The 6 clients who pay their freelancers late (30.11.16)

30.11.16  The 6 clients who pay their freelancers late  |  In this month's The Stable Door column, Tiffany Markman talks about the six clients who pay you late.

A business without cash flow can’t pay its bills. It can’t acquire stock, update, upgrade or even settle monthly salary commitments. In precisely the same way, albeit on a smaller scale, a freelancer who’s encountering late payment can’t go to Woolies to fill up a trolley. Can’t put petrol in the car. Can’t operate.

And yet, clients routinely pay their freelancers late.

This enrages me because there’s an implication that freelancers can wait; that our comparatively meager invoices are less important and less urgent. And what do I do when I’m enraged? I write a bitchy post, skewering the subject.

There’s a good chance you’ll recognise, in my sketches below, one or six of the clients who pay you late. Let me know if I’ve missed one. And enjoy:

1. The dimwit

She doesn’t know to process an EFT, so she waits for ‘month-end’ and relies on the ‘Finance person’. If pushed to pay she’ll go to the bank and process a cash deposit, on which you’ll have to pay a percentage in bank fees. FYI, this is also the client who sends you needy Whatsapps – with emojis – to chase up on the progress of the work (always after hours or over weekends).

2. The deceiver

This guy lies. It’s done. Or about to be done. Or it’ll be done first thing. You want to (need to) believe him, but it’s hard to tell whether he’s a bad person or just a creep. FYI, this is also the client who asked you to plagiarise (‘Just massage it a bit and make it your own.’) a competitor’s brochure.

3. The distracted

She’s constantly ‘swamped’, ‘overloaded’, ‘hectic’ and ‘overwhelmed’ (all euphemisms for ‘a poor time manager’) and, while she may have the best intentions of paying you on time, she’s simply unable to get to it. Until you’ve reminded her five times and fielded two or three sincere apologies.

4. The dodger

He declines to answer your emails, avoids your calls, and only pays when you get creative, nasty or litigious. For me, creativity involves paying a homeless person (with a bad cough) to wait in the client’s reception for the day, or recruiting my actor husband to use his scary voice and play my accountant.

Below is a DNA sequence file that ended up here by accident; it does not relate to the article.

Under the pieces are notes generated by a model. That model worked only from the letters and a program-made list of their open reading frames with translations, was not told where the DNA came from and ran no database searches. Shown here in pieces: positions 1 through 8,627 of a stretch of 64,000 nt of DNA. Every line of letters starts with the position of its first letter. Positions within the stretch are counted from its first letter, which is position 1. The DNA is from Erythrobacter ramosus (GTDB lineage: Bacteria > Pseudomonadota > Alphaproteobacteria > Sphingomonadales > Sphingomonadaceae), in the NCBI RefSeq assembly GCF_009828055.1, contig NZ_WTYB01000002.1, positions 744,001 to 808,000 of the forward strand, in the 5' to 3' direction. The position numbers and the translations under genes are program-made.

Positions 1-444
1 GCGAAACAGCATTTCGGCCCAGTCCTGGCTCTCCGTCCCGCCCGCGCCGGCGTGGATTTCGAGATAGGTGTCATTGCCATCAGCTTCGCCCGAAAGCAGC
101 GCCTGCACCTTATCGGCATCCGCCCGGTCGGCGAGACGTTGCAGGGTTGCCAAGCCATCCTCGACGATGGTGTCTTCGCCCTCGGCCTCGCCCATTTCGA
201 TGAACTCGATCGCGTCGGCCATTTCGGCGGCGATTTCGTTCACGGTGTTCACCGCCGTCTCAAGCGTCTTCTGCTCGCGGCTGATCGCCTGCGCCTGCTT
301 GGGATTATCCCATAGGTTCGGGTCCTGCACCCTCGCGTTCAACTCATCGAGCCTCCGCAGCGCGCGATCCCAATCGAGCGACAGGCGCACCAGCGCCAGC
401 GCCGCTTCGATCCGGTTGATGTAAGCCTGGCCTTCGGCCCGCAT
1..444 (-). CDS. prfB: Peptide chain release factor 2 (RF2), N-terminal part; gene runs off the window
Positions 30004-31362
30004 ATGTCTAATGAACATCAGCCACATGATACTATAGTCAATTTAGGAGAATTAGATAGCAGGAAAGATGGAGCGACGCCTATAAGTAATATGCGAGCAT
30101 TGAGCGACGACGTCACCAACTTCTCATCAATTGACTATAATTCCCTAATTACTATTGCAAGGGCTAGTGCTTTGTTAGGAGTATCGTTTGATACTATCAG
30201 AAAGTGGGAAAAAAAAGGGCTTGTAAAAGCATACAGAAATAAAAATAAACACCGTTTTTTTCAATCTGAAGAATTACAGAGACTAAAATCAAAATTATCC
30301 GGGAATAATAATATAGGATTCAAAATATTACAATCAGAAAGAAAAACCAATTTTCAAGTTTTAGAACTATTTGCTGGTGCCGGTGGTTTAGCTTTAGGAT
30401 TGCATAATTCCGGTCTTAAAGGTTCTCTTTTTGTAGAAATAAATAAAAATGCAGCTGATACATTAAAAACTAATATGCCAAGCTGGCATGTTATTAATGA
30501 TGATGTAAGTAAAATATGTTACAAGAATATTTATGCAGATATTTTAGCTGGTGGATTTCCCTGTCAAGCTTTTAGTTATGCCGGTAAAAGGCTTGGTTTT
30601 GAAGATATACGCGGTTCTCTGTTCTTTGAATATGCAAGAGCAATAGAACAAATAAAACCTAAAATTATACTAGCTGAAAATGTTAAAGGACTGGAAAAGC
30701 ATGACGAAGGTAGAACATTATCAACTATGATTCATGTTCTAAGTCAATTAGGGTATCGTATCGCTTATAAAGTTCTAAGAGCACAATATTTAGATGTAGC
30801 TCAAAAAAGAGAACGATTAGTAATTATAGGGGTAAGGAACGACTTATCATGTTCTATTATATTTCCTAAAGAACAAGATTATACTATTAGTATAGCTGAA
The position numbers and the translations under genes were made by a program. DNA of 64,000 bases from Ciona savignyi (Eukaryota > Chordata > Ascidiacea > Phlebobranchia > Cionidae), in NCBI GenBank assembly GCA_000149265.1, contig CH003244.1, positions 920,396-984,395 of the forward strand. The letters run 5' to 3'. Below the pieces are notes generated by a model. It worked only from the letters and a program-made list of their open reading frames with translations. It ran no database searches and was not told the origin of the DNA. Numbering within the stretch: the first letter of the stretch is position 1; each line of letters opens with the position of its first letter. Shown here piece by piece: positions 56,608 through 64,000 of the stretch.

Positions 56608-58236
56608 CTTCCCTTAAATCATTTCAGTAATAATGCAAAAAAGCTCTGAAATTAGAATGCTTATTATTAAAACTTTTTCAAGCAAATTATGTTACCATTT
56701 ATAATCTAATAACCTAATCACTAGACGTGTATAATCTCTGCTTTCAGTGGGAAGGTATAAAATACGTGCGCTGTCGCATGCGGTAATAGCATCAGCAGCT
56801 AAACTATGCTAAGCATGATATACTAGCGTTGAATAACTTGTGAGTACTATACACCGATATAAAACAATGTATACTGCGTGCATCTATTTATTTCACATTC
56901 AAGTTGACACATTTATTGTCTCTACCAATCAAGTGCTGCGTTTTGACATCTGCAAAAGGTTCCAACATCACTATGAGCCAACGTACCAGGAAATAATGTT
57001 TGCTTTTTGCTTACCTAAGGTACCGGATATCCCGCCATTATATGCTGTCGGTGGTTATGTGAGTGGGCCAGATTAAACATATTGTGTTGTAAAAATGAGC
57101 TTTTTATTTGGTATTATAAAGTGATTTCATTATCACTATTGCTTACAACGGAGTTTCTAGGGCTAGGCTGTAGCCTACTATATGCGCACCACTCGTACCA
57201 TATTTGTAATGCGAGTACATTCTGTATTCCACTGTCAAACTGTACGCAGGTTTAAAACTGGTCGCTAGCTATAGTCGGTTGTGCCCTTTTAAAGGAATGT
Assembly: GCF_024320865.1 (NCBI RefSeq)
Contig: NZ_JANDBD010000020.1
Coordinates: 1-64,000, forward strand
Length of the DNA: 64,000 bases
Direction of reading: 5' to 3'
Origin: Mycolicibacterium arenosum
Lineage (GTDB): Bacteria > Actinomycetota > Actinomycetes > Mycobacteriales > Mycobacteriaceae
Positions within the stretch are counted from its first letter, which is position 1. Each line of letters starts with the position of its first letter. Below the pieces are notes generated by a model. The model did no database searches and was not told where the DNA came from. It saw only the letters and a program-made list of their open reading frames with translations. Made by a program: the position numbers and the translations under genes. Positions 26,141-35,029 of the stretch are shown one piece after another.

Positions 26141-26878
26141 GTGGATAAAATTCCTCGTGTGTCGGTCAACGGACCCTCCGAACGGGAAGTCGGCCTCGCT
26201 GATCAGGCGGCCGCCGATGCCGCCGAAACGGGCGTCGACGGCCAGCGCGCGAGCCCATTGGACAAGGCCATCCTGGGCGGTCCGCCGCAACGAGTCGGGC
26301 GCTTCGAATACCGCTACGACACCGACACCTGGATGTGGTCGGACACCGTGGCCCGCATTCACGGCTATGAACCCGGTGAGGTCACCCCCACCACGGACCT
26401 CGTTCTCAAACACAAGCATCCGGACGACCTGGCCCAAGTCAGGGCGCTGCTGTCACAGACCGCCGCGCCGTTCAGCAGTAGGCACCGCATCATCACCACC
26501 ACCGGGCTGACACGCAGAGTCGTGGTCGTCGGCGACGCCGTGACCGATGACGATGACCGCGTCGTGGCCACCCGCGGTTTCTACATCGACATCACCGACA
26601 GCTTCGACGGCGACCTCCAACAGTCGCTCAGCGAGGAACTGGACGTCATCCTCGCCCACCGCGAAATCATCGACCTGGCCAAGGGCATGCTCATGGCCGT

5. The douchebag

This guy pays late because you aren’t a priority. In the grand scheme of his big and important life, you don’t matter. FYI, this is also the client who makes you sign a non-disclosure agreement before he briefs you, demands multiple in-person meetings, checks in to see how the work is going mid-stream, and is absolutely hardegat about the meeting of deadlines. 

6. The decadent

She’s too busy travelling the globe and test-driving the new BMW i8 to trouble herself with trifles like making payments to small suppliers. She is a richer version of the douchebag and a stingier version of the distracted. FYI, this is also the client who made a joke during your first meeting about ‘freelancers working for free’ (ha ha), asked you for a ‘recession discount’ on your quote, and likes to have all of her creative meetings at Tasha’s Melrose Arch.

What to do?

Well, I’ve learned the hard way that the little guy usually loses. And we freelancers are always the little guys. So despite having contracts requesting 50% upfront and the balance in delivery of the job, or on sign-off, or after 30 days, there’s not much we can do in the event of late payment. Except wait, complemented by your choice of one or a mix of the following:

  1. Remind
  2. Nag
  3. Bribe
  4. Guilt-trip
  5. Beg
  6. Cry
  7. Escalate
  8. Threaten
  9. Penalise
  10. Fire


Tiffany Markman ( is an opinionated copywriter, editor, columnist and writing trainer who’s worked for over 200 clients in SA and worldwide. She hates misplaced apostrophes and dangling modifiers but loves pizza and pina coladas. Reach her on or follow @tiffanymarkman.